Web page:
No one here can say whether or not your anesthesiologist is or is not being overly cautious. None of us is a doctor, and none of us writes as such.  To do so would be unethical and would also violate CSN protocols. (I actually have known two MDs who wrote at these Boards, but incognito, not as a doctor.)  The writers here share their own experiences and insights, and may give opinions, but not to the point of second-guessing a medical authority.

    Few people have personal anesthesiologists; virtually everyone going for a surgery or other proceedure uses the doctor in rotation.  If the issue were really troubling me, I would ask another anesthesiologist his or her view of the matter.  You would have to pay a consultation fee, but it would yield peace of mind.

    Your two PSA tests from 2016 'till 2018 show a very, very slow vector or doubling rate (these terms are synonomous and used interchangeably), which further confirms that you need not hurry anything.

    max

  • VascodaGama
    VascodaGama Member Posts: 3,429 **
    edited June 2018 #8
    Just wait

    We all freak out when told about cancer and the first though is to get rid of it the soonest thinking that cancer is in a speedy racing competition. Any one suggesting “wait” or "delaying" an intervention becomes suspicious to trust. Surely institutions work with schedules so that they tend to fit interventions according to their possibilities not the patient’s, unless urgency exists.

    Your present cancer status, if any, would not be much different in three months (or even longer), apart from that any of the available treatments would provide the same result if done today or in three months time. I think you better follow the anesthesiologist advice and wait.

    For the moment you still have no diagnosis of cancer. PIRADS predits it for the detected deformity (5mm) but this could be a tumor made of calculi (not cancer). The PSA is high and has slowly increased showing a pattern of being from cancer, however, BPH could exist too. I wonder if you had any urination issue or other symptom in the past that could identify hyperplasia.

    A sample of the tissue is required (biopsy) and if positive, the choice of a treatment would be judged on the location of cancerous cells (biopsy, DRE and image exams). I do not know your age or other life issues but you would need to balance the risks from therapies against quality of life.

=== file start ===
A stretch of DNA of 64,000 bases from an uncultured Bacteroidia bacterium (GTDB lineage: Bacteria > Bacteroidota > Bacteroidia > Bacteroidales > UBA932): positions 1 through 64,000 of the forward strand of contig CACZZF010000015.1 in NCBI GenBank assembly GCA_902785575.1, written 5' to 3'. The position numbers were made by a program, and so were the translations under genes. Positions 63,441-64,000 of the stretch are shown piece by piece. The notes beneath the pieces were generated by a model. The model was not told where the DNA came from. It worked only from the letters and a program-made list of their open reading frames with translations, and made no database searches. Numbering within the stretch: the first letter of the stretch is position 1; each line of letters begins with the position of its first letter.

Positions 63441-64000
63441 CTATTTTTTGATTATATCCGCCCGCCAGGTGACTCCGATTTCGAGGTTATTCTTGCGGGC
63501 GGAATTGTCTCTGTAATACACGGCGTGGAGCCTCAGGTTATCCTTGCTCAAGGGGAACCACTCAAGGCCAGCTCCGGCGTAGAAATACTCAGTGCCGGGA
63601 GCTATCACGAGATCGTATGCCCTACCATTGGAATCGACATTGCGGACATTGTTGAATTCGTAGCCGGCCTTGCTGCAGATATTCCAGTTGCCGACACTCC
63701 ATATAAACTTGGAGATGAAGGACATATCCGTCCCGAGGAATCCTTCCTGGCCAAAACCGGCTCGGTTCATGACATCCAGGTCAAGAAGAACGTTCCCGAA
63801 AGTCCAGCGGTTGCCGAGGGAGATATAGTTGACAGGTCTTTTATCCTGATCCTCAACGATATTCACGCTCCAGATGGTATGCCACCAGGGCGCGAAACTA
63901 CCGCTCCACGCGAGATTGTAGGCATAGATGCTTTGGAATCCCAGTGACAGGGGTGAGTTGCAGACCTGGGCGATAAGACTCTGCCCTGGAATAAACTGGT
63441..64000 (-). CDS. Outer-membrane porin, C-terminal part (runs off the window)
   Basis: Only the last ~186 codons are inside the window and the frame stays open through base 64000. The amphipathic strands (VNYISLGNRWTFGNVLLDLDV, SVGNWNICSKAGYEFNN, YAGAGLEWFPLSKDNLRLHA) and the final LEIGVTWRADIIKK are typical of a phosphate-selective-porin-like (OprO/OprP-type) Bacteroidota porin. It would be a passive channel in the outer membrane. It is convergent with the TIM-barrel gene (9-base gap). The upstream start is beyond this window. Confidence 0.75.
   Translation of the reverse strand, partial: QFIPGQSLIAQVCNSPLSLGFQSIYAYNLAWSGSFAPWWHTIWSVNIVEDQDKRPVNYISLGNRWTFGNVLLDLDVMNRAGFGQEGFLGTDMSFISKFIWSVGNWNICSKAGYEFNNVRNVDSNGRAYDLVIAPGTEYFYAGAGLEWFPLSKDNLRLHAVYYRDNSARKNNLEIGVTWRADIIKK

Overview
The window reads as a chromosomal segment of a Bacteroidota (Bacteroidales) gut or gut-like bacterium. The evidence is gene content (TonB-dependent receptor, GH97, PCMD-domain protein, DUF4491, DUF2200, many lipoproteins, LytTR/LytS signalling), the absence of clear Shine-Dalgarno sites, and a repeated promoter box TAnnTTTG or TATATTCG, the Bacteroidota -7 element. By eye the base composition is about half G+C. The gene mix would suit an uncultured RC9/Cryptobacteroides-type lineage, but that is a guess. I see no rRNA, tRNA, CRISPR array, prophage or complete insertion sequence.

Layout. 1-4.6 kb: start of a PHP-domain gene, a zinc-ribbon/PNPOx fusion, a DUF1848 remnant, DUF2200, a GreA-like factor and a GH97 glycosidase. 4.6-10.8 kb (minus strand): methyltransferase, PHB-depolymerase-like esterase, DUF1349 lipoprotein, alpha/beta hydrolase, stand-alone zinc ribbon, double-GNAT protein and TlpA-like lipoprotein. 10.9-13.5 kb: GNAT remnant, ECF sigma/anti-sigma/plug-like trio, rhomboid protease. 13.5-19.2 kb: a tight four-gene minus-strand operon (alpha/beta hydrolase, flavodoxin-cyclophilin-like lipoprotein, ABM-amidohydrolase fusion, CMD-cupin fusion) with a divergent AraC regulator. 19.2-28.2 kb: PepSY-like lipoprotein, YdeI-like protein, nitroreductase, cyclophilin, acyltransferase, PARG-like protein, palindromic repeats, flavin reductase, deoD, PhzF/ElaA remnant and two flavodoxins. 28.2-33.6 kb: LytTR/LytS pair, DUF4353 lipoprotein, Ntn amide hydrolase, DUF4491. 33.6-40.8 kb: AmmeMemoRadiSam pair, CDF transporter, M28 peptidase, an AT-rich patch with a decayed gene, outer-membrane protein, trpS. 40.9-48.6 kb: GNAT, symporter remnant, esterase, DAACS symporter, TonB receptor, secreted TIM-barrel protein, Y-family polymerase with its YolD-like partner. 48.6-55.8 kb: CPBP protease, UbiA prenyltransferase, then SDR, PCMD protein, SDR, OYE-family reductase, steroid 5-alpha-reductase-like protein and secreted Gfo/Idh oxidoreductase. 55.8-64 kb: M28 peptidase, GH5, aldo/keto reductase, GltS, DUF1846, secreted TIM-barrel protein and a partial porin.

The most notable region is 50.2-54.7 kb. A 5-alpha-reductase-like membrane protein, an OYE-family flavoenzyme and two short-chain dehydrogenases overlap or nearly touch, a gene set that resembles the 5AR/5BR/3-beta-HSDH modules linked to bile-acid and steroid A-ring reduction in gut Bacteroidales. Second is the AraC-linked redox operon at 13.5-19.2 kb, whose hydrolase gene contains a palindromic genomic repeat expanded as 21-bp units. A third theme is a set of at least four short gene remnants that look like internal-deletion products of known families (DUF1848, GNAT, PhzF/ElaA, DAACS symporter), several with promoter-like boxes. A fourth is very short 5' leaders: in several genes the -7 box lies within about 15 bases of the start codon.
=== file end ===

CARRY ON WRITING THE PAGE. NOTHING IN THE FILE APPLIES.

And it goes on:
In my lay opinion you shouldn't rush. Get all the specific tests required for the diagnosis of the cancer and those specific to other illnesses or health issues that could interfere in a final decision. Do things coordinately and timely. Much work and study to be done before any decision.

    Welcome to the board,

    VG

     

  • lighterwood67
    lighterwood67 Member Posts: 305 **

    Thanks & More Info

    Thanks to the 4 people who replied so far. I look forward to further replies and even more info. I called my urologist practice after my TIA and left a message that was a much-simplified version of my post here.  A nurse called back and told me that prostate cancers grow slowly, so there was no problem. I had the feeling she knew no more than I, hence this post. My PSA in May, 2016, was 4.6 and my rectal exam then was negative for a lump. In March, 2018, my PSA, the last one I had, was 5.1. I had a pelvic MRI, which showed that I had a 5-mm tumor with a PIRADS score of 5, which I understand means a 90% probability that it's cancer. I want the new MRI fusion biopsy because it's far superior to the classic biopsy. It takes much longer--close to an hour--than the classic biopsy and the patient must lie perfectly still all the time, which is best accomplished under general anesthesia. My MRI will be over 4 months old by the time of my rescheduled biopsy, and I wonder if it will be out of date. The anesthesiologist dictated the 3-month wait. An allied question I didn't ask but am curious about is whether the anesthesiologist was being unduly cautious in setting the 3-month wait. My TIA wasn't a full-fledged stroke and did not involve the brain. But all she knows is that it was a "mini-stroke," as I described it simply to the receptionist. I expected a medical person to call back for a fuller description of the TIA, but no one did.

    Biopsy

    My biopsy with the aid of 3T MRI imagery took 22 samples out of a normal size prostate.  I was wide awake.  I did feel some of the samples being taken.  Actual pain was negligible.  Imagery showed Pirads 4 and 5.  Biopsy showed Pirad 4 negative .  Pirad 5 positive.  Biopsy graded Gleason 4+3=7.  Seems to me the medical folks would address your possible stroke issues first and then  the possible prostate issue.  The medical folks will have to steer you on that one.  Good luck to you.